# Derivative of an Integral problem

• May 16th 2010, 09:56 AM
AlderDragon
Derivative of an Integral problem
I need to find the derivative of an integral, with a limit of integration being a function:

$

g(x) = \int_1^{x^{4}}(t^3+2)dt
$

How do I find g'(x)?
• May 16th 2010, 10:16 AM
CaptainBlack
Quote:

Originally Posted by AlderDragon
I need to find the derivative of an integral, with a limit of integration being a function:

$

g(x) = \int_1^{x^{4}}(t^3+2)dt
$

How do I find g'(x)?

Put:

$h(x)=\int_1^{x}(t^3+2)dt$

Then:

$g(x)=h(x^4)$

and so by the chain rule:

$\frac{d}{dx}g(x)=4x^3 \left. \frac{dh}{dx}\right|_{x^4}$

where the derivative of $h$ is obtained by applying the fundamental theorem of calculus.

CB
• May 16th 2010, 05:49 PM
AlderDragon
Upon closer inspection of my past work I found another method of doing this type of problem. Substitute $x^4$ in for $t$ and multiply by the derivative of $x^4$, $4x^3$:

$

g(x) = \int_1^{x^{4}}(t^3+2)dt
$

$
g'(x) = (x^{12} + 2)4x^3
$

Is this the correct answer? And, if so, is this a different answer than you might obtain using a different method?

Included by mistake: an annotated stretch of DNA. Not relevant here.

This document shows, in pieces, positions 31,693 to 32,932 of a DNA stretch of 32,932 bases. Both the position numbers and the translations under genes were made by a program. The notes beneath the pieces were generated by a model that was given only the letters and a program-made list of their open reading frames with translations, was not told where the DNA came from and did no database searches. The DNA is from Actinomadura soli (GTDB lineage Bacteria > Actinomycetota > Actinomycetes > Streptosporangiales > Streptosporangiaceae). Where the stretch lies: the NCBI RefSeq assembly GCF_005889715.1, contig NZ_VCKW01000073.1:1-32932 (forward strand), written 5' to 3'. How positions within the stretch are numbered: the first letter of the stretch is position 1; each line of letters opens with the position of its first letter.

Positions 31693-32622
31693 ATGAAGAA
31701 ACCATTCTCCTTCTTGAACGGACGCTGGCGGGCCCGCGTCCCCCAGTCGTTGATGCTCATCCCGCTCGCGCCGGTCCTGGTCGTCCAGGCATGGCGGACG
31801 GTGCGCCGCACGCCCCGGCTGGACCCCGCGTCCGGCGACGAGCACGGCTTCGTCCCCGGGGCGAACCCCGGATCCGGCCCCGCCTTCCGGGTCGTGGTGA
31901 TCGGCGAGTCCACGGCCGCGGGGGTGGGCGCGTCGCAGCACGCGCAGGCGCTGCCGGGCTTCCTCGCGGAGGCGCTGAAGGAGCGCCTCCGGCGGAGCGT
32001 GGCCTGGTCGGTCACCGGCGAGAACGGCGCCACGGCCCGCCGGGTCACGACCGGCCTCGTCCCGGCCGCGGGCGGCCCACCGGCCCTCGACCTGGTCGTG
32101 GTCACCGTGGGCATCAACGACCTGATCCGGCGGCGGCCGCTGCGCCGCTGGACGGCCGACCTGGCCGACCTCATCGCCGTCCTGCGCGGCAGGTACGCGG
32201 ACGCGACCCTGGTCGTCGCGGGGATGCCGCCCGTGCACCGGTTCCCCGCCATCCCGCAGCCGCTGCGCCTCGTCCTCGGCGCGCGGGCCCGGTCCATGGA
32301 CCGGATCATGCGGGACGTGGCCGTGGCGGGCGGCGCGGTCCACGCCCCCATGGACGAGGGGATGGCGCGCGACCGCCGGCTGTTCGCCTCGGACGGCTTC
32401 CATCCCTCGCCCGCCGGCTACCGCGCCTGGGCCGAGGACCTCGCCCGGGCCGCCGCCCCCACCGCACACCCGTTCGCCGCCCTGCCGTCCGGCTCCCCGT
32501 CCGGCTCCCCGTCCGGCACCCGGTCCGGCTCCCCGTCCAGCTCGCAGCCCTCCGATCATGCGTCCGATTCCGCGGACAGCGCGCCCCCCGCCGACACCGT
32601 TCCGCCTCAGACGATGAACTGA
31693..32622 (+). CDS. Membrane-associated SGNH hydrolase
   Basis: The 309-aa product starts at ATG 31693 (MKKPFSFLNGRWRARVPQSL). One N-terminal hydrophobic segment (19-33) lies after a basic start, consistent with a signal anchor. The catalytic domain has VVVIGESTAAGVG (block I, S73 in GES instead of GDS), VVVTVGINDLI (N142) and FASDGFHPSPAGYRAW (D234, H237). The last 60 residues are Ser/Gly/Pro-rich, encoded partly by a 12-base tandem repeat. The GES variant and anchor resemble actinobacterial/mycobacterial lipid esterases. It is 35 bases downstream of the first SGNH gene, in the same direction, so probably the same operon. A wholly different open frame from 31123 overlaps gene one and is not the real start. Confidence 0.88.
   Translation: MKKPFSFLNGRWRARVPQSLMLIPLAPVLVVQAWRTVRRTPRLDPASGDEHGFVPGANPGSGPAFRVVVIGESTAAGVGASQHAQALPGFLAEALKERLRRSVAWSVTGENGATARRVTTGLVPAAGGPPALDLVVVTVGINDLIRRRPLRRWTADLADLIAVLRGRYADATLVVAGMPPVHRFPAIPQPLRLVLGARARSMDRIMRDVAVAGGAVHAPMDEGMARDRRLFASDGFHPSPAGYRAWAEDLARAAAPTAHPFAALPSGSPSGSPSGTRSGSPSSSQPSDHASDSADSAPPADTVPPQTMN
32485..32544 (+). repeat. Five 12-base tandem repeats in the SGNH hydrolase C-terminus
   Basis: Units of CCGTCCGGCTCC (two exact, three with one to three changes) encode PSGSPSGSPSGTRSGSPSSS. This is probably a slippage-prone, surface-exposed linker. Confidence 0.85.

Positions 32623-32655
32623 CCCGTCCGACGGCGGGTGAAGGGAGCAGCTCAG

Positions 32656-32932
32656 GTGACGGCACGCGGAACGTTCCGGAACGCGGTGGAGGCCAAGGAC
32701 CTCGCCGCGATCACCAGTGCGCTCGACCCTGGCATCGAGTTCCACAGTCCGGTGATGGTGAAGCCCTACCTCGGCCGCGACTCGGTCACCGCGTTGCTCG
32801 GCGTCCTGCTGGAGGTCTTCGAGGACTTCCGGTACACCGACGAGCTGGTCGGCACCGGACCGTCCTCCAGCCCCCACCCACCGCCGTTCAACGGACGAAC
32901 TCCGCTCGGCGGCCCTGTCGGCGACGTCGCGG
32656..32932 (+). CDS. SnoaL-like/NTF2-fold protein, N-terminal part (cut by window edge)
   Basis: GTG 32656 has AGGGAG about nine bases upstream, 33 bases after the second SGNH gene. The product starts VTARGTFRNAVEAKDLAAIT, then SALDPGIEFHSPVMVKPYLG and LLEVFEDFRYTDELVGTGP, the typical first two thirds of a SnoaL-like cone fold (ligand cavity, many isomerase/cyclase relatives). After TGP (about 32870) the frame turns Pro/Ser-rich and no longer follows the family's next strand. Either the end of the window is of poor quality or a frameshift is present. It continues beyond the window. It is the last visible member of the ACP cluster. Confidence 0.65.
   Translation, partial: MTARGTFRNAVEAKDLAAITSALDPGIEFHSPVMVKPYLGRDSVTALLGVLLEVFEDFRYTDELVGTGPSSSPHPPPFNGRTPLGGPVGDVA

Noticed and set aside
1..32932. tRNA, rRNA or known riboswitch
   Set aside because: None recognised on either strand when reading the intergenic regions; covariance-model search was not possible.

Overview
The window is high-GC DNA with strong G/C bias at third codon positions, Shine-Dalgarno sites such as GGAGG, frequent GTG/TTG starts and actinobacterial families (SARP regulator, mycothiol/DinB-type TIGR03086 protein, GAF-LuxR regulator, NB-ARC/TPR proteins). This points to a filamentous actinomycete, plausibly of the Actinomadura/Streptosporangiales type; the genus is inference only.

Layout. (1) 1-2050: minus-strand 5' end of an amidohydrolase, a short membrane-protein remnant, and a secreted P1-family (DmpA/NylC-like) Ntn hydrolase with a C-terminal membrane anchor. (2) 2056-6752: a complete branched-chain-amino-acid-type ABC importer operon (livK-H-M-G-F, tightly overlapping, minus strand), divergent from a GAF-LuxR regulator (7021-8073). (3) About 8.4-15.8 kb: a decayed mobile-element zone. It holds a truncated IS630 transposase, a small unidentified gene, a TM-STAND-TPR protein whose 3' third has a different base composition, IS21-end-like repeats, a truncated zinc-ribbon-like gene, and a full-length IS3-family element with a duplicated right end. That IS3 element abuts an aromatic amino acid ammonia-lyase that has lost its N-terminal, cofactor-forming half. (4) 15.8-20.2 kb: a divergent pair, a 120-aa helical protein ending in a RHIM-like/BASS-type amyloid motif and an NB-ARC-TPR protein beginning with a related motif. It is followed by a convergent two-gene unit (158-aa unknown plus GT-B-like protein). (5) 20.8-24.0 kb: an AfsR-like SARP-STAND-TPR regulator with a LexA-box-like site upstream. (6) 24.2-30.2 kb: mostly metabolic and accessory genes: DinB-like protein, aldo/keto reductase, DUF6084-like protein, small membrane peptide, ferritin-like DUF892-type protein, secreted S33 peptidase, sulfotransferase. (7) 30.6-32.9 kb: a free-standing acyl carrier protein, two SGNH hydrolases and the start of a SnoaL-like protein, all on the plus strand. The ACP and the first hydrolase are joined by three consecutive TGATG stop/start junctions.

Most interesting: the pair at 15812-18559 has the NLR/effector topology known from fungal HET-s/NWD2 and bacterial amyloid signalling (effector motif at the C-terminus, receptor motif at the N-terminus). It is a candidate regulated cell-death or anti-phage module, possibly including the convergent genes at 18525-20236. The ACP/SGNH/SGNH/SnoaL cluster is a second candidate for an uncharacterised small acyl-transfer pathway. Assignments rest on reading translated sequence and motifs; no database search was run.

• May 16th 2010, 07:42 PM
CaptainBlack
Quote:

Originally Posted by AlderDragon
Upon closer inspection of my past work I found another method of doing this type of problem. Substitute $x^4$ in for $t$ and multiply by the derivative of $x^4$, $4x^3$:

$

g(x) = \int_1^{x^{4}}(t^3+2)dt
$

$
g'(x) = (x^{12} + 2)4x^3
$

Is this the correct answer? And, if so, is this a different answer than you might obtain using a different method?

That is what you get if you finish what I posted in my last post, so yes it is correct. However why you do what you say you do (and what it means for that matter) needs explaining.

CB
• May 17th 2010, 03:18 AM
HallsofIvy
By the way, here is the general Leibniz formula:
$\frac{d}{dx}\int_{\alpha(x)}^{\beta(x)} F(x,t)dt=$ $F(x, \beta(x))\frac{d\beta(x)}{dx}- F(x,\alpha(t))\frac{d\alpha(x)}{dx}+$ $\int_{\alpha(x)}^{\beta(x)}$ $\frac{\partial F(x,t)}{\partial x} dt$.

It can be proved from the fundamental theorem of calculus and using the chain rule for both the upper and lower limits.